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Postcard 3/22

Florian's picture

This postcard is a photo of an art piece at the Center for Creative Works. I see it every day as I go down the stairs into the main studio space, and it always makes me think. It is a lucky find that gives me more questions than answers.

Questions like,

What does it mean that I find this piece "inspiring"? I've used that word to refer to it before, but I know that in many contexts it is patronizing to talk about "inspirational" disabled people. However, I myself do fiber art and find the work of many artists of all different experiences to be "inspirational". Does knowing the story of the artist who made this piece make the appropriateness of finding it "inspiring" any different?

The artist who created this piece is multiply disabled, and was taught to create fiber art pieces such as this one when the staff were trying to find "constructive" ways to deal with her "obsessive" chain-crocheting. Is she happier now making more artistically/aesthetically "acceptable" pieces, or was she happier when she was "obsessively" crocheting long strings of yarn without anyone else's interference?

The Center for Creative Works gets a percentage of every sale an artist makes, and this artist has had several shows. Was pushing her away from the "obsessive" creations that could not be commerical successes for the Center and towards more "acceptable" art primarily done for the Center's monetary gain, or to alleviate a truly obsessive behavior that was somehow causing distress to the artist herself?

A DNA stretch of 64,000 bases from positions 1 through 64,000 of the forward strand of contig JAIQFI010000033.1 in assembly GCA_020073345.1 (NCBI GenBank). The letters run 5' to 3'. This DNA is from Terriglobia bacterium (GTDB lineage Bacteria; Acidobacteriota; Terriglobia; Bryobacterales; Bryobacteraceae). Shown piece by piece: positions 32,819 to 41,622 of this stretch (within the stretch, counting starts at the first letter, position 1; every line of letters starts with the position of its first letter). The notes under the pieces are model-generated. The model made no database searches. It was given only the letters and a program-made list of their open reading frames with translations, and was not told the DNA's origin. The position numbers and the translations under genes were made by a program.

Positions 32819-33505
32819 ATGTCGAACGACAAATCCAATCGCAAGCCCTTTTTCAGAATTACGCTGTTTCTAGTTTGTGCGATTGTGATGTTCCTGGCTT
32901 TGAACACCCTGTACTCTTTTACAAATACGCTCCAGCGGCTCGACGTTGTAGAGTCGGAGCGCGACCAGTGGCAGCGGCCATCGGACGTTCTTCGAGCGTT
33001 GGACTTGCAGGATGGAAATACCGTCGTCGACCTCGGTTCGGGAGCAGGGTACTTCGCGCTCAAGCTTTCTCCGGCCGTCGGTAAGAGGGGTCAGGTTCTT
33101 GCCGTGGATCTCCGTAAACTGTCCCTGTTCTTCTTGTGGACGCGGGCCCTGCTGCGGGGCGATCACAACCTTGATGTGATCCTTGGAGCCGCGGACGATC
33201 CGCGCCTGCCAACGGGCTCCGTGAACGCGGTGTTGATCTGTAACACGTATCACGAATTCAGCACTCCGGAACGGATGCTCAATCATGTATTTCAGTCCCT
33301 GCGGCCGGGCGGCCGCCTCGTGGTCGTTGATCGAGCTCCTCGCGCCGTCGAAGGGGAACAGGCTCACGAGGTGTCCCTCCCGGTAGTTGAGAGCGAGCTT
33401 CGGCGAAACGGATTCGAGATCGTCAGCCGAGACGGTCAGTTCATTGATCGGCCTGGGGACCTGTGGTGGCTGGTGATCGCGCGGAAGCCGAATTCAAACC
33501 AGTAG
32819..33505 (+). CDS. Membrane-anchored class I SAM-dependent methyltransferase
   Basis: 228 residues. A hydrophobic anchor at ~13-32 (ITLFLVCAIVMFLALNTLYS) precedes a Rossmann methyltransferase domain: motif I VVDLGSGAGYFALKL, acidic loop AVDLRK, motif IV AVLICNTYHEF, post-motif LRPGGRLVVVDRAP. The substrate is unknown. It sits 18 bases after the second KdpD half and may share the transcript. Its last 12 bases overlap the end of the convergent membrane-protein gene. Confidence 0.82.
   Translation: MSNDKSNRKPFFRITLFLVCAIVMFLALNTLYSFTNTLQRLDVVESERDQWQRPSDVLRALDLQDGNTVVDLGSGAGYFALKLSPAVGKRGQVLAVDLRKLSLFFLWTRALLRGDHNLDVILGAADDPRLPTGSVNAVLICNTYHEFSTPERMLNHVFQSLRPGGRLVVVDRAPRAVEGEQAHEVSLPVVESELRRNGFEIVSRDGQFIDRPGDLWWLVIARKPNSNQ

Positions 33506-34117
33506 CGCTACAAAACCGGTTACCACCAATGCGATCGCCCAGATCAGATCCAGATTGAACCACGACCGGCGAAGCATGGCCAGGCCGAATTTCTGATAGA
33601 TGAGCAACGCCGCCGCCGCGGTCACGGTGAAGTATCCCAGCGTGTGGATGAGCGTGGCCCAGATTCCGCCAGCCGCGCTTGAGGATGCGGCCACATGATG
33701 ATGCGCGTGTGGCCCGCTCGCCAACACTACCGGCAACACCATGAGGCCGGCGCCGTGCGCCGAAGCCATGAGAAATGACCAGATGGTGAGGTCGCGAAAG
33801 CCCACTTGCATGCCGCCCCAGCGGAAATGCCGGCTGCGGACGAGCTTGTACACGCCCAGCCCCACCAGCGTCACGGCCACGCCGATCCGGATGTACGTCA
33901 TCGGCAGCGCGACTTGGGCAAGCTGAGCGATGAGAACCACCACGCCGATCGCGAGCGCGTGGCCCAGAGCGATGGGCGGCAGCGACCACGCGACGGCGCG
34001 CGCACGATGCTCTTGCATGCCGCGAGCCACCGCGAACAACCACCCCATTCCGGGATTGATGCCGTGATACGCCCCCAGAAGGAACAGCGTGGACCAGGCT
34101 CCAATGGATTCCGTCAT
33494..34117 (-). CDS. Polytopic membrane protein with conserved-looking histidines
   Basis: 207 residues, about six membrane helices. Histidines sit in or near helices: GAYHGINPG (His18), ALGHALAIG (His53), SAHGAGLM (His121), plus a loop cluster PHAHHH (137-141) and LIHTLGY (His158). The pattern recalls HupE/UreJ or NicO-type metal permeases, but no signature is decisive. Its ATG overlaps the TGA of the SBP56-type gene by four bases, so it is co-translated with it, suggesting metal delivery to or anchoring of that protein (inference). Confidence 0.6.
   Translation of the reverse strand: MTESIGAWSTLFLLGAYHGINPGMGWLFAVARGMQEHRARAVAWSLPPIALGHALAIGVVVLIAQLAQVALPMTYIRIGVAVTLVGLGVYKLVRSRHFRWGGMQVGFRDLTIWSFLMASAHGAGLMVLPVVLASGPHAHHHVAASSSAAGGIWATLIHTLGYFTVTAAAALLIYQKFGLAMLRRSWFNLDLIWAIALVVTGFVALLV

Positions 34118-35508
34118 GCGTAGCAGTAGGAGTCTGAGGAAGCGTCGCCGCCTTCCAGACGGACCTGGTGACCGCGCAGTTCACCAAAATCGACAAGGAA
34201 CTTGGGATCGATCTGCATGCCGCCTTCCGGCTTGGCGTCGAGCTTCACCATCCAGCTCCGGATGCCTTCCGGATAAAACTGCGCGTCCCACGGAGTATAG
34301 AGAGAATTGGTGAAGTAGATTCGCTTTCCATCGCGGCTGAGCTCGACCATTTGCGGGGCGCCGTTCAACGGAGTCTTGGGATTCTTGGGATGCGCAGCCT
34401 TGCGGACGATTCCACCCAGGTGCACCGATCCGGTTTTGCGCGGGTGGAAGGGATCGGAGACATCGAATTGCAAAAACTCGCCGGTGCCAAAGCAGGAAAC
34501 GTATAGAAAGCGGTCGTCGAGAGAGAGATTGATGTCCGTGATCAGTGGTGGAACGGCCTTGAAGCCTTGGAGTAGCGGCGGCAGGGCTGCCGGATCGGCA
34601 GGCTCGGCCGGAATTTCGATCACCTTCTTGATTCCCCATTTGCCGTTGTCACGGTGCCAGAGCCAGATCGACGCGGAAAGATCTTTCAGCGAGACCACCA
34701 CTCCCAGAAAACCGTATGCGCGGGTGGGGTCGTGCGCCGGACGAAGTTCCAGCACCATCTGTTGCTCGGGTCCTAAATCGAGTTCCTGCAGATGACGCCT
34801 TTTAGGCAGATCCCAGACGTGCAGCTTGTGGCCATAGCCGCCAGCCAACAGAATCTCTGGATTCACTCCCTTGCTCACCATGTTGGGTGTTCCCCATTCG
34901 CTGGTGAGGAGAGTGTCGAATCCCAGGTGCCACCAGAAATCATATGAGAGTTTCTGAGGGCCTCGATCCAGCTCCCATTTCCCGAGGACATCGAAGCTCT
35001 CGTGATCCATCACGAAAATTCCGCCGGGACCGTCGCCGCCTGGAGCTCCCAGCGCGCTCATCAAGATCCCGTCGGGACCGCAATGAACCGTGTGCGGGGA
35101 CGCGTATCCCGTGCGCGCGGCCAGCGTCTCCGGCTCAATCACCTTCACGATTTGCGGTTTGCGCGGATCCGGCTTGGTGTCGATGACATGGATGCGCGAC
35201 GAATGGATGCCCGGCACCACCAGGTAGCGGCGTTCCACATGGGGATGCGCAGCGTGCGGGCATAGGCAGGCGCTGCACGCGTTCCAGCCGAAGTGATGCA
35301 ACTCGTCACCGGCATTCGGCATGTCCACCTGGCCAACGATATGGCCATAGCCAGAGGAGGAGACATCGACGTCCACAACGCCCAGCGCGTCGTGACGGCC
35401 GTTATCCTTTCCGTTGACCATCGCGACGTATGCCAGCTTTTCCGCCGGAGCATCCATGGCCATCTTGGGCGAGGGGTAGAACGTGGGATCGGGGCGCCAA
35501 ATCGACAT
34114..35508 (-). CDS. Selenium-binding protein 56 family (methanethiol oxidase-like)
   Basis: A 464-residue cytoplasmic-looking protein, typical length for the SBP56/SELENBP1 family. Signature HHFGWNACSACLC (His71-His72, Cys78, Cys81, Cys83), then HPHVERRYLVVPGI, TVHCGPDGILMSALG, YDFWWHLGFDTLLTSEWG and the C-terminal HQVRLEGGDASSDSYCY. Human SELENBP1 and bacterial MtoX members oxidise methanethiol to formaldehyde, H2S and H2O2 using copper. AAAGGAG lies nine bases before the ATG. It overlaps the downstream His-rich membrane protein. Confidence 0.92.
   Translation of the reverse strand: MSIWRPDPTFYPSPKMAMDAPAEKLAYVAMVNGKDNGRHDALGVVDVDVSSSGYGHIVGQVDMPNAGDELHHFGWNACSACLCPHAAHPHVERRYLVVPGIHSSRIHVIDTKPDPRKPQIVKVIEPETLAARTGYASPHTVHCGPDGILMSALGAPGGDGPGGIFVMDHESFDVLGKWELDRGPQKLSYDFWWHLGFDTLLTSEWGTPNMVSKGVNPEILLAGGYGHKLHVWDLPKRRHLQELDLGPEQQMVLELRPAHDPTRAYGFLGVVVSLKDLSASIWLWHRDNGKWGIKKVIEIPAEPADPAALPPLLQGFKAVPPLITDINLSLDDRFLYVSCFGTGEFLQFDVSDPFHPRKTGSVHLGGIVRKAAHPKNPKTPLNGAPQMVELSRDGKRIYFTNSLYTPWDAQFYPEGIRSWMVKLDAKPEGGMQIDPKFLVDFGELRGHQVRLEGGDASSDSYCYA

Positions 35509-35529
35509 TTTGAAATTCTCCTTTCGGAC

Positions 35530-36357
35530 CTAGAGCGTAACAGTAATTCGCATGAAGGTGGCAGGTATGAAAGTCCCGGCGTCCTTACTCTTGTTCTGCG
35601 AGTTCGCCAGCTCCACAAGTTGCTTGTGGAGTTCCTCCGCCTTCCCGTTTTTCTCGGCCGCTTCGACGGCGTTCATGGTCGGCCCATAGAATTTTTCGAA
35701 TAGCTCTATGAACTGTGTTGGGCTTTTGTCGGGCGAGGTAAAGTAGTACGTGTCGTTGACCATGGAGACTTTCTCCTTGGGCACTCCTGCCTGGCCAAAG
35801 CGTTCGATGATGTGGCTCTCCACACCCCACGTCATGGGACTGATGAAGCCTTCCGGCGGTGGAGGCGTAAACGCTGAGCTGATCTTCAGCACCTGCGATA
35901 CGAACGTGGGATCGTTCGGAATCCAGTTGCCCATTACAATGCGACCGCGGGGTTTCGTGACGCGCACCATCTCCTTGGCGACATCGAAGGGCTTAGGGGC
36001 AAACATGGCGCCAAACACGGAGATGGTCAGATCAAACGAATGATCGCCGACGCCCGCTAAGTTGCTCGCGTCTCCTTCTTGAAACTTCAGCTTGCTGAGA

Are obsessions necessarily distressing or destructive things, or can they be positive? Was the crocheting of long lengths of chain stitch truly a psychological obsession?

With all this in mind, is this piece of art and the work of the Center truly "empowering" to the artist? Does that change depending on the answers to some of the previous questions?


alesnick's picture

I appreciate these critical questions and wonder how you might pursue them.  I also wonder how stories/myths about people get constructed, and by whom.  I wonder about the line you point out between independence and sociality.  Do people sometimes need to give up one for the other?